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Murano glass is a unique type of glass art that dates back to the Roman Empire. From classically designed chandeliers to vases and figurines, Murano glass is easy to spot but harder to authenticate.

In this post, we ask, ‘what is Murano glass, and how do you identify it?’ 

What is Murano glass? 

Murano glass takes its name from the island of Murano in the province of Venice in Northern Italy. Craftspeople have been making this type of glass for over 1000 years, using tools and processes that go back to the turn of the first millennium. 

Made using a combination of silica, soda, and potassium, Murano glass is handblown and shaped using iron tools in much the same way as it would have been by master craftsmen years ago. 

Its distinctive colour comes from minerals like cobalt (blue) and zinc (white). Some of the more expensive pieces also have gold, copper, and silver flecks added to them. 

A brief history of Murano glass 

Glassblowing in Italy was moved to the island of Murano in 1291 after Venetian state leaders became concerned about the potential for fires to spread across the mainland.

Shortly after, a glassmakers guild was set up to protect the craftspeople involved in making Murano glass. They were afforded certain privileges in return for continuing the tradition of glassmaking on the island.

Murano glass flourished for many years, and people flocked to the area to hone their skills and open workshops of their own.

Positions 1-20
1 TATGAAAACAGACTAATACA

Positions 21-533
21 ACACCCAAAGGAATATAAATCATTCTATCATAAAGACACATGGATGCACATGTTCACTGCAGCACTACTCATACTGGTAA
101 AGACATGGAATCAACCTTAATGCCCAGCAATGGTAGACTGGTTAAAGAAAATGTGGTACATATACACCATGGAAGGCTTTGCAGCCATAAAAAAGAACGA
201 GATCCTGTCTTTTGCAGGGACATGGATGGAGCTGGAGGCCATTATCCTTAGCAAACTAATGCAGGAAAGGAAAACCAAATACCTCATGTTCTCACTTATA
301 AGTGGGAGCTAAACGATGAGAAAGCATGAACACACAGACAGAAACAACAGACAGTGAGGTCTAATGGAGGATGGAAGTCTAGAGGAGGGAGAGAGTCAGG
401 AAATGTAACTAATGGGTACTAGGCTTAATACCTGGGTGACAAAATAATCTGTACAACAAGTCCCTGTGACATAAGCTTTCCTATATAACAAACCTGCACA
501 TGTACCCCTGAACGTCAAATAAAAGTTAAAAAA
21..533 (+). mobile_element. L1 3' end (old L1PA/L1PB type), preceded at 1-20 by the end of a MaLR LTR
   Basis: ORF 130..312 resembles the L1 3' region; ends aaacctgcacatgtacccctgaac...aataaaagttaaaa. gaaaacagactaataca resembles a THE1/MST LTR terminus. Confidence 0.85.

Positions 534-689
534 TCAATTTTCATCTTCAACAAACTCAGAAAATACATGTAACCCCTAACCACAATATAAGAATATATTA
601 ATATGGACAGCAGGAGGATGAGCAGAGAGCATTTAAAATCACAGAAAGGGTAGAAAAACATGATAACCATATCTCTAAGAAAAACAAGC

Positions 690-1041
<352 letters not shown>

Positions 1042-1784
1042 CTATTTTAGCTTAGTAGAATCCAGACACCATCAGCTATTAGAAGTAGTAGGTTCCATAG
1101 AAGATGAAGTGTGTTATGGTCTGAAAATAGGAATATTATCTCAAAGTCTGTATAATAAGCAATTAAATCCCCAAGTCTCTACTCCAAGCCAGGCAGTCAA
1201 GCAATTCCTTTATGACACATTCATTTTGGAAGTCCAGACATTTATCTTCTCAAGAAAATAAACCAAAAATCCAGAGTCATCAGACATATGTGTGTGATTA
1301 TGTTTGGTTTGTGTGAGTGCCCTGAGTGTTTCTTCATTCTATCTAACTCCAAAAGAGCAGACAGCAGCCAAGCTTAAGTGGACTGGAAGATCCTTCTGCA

By the 16th century, nearly half of the people on the island were involved in the industry, but sadly, this didn’t last beyond the plague of 1630. Disruption, war, and an economic downturn resulted in a sharp decline in Italy’s glass production.

Artists are still producing glass art in the foundries left on the island today, and their distinctive designs continue to be sought-after by enthusiasts and collectors worldwide.

What makes it different? 

Murano glass is made using techniques and tools that have remained largely unchanged for many years. Each piece is hand-blown and shaped using iron tools in a series of elaborate steps. 

This unique process is what makes it so different from other types of glass.

Its vibrant colours come from minerals like zinc, cobalt, and manganese, so unlike painted glass, they don’t fade over time. 

Made into vases, figurines, and, most notably, chandeliers, Murano glass is considered by many to be an art form. Surreal patterns and vivid colours characterise these pieces, but how do you identify the genuine from the counterfeit? 

How do you identify Murano glass? 

Murano glass comes with a certificate of authenticity, but this has only been the case for the last 40 years. To accurately identify anything older than this, you would need the help of an expert. 

If you’re considering buying a piece from an antique dealer or collector, ask them for the relevant documentation to go with it before you agree to buy.